Sunday, February 28, 2021

Spinach Salad with Blue Cheese, Cranberries, Maple-Glazed Pecans & Maple-Dijon Vinaigrette

This has been a winter of green salads for me.  Ever since Christmas it has seemed like I have always had an abundance of salad greens in my fridge…left from classes, pop up dinners, etc.  Baby lettuces, spinach, arugula, romaine, radicchio, endive….  I’m sure I’m missing some.  There are worse problems to have.  These leftover greens have provided the foundation for many a delicious winter lunch—satisfying my depths of winter craving for things fresh and raw.

If you want to be able to make spontaneous salads, you just need to make a point to keep a well-stocked salad pantry.  In addition to greens (if you don’t know how to store your greens so they keep for a while, check out my long ago post onhow to do so),  you’ll want to have nuts and seeds, dried and fresh fruits (this time of year: apples, pears, and all kinds of citrus),  cheeses and olives… things like eggs, avocado and canned/leftover meats/fish for substance…and finally, things like celery, radish, onion (red, scallion, shallots) for sharpness and crunch. 

If in addition to all this you keep a couple of nice homemade vinaigrettes in your fridge, you will be able to have a delicious and simple—or complex—salad anytime you like.  I almost always have a plain/basic vinaigrette in my fridge—one that will go with just about everything (usually mustard and shallot based).  And then another one with some kind of interesting flavor profile that fits the current season.  For example, in late winter and early spring, I like to make one with reduced orange juice (great on citrus, green vegetables like asparagus and green beans, beets and avocado).  And the maple one that I am sharing today is perfect for the fall and winter months. If all else fails, if you have olive oil and lemon juice (or a selection of vinegars), you can dress your greens with a squeeze of the latter and a drizzle of the former…and a sprinkling of salt & freshly ground pepper.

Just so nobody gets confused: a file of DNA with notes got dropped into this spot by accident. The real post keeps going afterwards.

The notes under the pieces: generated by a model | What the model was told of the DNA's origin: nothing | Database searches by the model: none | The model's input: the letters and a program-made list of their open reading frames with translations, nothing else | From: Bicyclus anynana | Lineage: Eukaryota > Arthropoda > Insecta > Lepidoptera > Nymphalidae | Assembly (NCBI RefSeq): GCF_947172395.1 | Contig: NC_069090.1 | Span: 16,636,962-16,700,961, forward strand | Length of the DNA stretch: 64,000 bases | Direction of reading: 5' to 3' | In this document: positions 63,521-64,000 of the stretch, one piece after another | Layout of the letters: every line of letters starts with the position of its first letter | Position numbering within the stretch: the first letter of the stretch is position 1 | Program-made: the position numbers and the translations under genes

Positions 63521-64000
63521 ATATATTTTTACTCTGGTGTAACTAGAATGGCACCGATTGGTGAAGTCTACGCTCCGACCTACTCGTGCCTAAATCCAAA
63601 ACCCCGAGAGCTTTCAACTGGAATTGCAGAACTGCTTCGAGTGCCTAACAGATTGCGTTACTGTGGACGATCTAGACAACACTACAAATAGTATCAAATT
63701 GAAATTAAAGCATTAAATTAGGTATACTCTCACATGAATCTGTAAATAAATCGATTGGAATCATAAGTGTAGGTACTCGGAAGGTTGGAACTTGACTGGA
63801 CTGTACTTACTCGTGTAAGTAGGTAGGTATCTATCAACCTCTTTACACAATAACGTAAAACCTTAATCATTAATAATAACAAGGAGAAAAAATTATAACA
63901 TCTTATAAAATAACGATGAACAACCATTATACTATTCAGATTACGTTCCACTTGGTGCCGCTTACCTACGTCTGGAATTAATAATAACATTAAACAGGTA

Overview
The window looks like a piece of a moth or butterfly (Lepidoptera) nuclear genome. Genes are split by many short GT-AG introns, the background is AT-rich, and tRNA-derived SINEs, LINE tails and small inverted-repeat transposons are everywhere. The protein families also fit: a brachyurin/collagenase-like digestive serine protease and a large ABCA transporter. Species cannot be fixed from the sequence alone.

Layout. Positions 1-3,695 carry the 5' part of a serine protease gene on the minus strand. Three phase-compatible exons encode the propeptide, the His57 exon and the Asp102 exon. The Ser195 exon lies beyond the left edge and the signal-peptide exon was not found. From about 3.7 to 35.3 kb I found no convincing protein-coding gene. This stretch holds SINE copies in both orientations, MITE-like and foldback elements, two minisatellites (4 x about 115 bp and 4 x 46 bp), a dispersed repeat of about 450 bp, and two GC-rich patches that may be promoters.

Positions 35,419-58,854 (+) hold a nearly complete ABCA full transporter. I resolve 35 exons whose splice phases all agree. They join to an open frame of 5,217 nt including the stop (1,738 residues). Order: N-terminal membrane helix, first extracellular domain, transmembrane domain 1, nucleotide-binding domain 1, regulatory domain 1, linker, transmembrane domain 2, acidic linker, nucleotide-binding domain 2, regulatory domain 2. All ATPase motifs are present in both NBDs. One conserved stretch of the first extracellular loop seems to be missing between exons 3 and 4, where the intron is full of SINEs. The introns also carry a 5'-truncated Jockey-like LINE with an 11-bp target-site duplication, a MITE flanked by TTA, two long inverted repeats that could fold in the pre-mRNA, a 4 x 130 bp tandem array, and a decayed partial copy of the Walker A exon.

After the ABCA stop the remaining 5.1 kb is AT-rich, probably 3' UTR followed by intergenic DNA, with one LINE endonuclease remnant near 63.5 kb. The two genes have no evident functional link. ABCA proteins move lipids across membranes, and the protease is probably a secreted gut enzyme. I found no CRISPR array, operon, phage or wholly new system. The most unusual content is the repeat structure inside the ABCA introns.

The salad I’m sharing today happens to be the one I served at my most recent curbside pickup dinner, but it could easily have been a spur of the moment pantry salad.  Most of the time after I have spent a lot of time cooking something, I’m not really in the mood to eat it myself.  (Hasn’t everyone experience this after big holiday meal preparations?).  But I was tired enough after my last curbside that I didn’t really want to start my dinner from scratch, so I had the salad I had served to my clients.  I was so glad I did.  Even in my “I’m tired of this food” state, I thought it was exceptionally good.  I knew I had to share it here.

It is just a simple spinach salad … enhanced with a few of the pantry elements listed above:  cheese…nuts…dried fruit…a tasty vinaigrette.  But don’t be fooled by its simplicity.  With just a few ingredients, it manages to hit all the right salad notes.  It is refreshing, tangy, salty and slightly sweet.  The addition of a little shredded romaine to the spinach, plus the crunchy maple glazed pecans and chewy dried cranberries, give texture…and the maple syrup spiked vinaigrette brings everything together nicely.  If you maintain a salad pantry, you probably have all the ingredients on hand to make it right now.